Journal of Primary Health Care Journal of Primary Health Care Society
Journal of The Royal New Zealand College of General Practitioners
RESEARCH ARTICLE (Open Access)

Standing order use in general practice: the views of medicine, nursing and pharmacy stakeholder organisations

Robyn Taylor 1 , Eileen McKinlay 2 , Caroline Morris 2
+ Author Affiliations
- Author Affiliations

1 Karori Medical Centre, Karori, Wellington, New Zealand

2 Department of Primary Health Care & General Practice, University of Otago, Wellington, New Zealand

Correspondence to: Robyn Taylor, PO Box 17-264, Karori Wellington, New Zealand. Email: robyn.taylor@kmc.co.nz

Journal of Primary Health Care 9(1) 47-55 https://doi.org/10.1071/HC16023
Published: 10 February 2017

Journal Compilation © Royal New Zealand College of General Practitioners 2017.
This is an open access article licensed under a Creative Commons Attribution-NonCommercial-NoDerivatives 4.0 International License.

Abstract

INTRODUCTION: Standing orders are used by many general practices in New Zealand. They allow a practice nurse to assess patients and administer and/or supply medicines without needing intervention from a general practitioner.

AIM: To explore organisational strategic stakeholders’ views of standing order use in general practice nationally.

METHODS: Eight semi-structured, qualitative, face-to-face interviews were conducted with participants representing key primary care stakeholder organisations from nursing, medicine and pharmacy. Data were analysed using a qualitative inductive thematic approach.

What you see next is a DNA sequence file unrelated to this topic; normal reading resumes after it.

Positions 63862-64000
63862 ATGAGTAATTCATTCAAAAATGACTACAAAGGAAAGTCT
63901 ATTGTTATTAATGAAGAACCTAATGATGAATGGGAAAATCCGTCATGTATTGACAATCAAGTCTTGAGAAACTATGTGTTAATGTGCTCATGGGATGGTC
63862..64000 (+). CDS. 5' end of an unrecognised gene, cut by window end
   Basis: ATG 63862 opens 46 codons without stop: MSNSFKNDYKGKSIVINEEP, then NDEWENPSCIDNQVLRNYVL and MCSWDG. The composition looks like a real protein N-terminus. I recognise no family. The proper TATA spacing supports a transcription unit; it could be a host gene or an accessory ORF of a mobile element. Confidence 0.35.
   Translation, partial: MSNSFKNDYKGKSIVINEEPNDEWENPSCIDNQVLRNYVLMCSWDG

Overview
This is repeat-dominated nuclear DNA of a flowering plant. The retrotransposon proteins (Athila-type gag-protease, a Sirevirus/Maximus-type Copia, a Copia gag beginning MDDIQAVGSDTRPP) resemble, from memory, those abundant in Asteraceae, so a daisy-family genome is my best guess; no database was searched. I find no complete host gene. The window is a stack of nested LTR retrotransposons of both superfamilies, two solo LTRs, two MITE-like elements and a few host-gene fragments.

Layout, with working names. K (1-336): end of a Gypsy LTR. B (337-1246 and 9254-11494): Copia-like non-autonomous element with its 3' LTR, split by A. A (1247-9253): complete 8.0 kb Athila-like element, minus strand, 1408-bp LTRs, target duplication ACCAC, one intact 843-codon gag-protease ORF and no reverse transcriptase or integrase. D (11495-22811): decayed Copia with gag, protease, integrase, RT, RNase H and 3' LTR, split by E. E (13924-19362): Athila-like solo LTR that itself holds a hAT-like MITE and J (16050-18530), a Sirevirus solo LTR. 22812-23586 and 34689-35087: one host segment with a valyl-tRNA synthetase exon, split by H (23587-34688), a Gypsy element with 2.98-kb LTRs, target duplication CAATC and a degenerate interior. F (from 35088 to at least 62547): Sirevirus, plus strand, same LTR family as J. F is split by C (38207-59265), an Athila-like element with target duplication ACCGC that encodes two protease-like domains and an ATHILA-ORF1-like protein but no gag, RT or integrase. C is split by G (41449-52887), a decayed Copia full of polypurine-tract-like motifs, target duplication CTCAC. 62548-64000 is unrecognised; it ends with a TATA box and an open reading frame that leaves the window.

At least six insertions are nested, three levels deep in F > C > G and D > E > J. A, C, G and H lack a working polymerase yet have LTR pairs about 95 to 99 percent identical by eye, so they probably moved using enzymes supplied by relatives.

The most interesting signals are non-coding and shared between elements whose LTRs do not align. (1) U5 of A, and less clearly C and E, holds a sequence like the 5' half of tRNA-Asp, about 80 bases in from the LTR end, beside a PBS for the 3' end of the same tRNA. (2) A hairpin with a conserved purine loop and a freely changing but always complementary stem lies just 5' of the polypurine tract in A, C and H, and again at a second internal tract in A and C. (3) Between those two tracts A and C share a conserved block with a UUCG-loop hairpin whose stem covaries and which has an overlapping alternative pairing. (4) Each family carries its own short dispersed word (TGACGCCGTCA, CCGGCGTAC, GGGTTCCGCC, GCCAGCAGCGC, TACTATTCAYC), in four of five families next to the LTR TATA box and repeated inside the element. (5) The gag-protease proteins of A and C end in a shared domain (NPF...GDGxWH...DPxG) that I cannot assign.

RESULTS: Three key themes emerged: a lack of understanding around standing order use in general practice, legal and professional concerns, and the impact on workforce and clinical practice. Standing orders were perceived to extend nursing practice and seen as a useful tool in enabling patients to access medicines in a safe and timely manner.

DISCUSSION: The variability in understanding of the definition and use of standing orders appears to relate to a lack of leadership in this area. Leadership should facilitate the required development of standardised resources and quality assurance measures to aid implementation. If these aspects are addressed, then standing orders will continue to be a useful tool in general practice and enable patients to have access to health care and, if necessary, to medicines without seeing a general practitioner.

KEYWORDS: General practice; general practitioner, nurse, pharmacist, primary health care, standing orders


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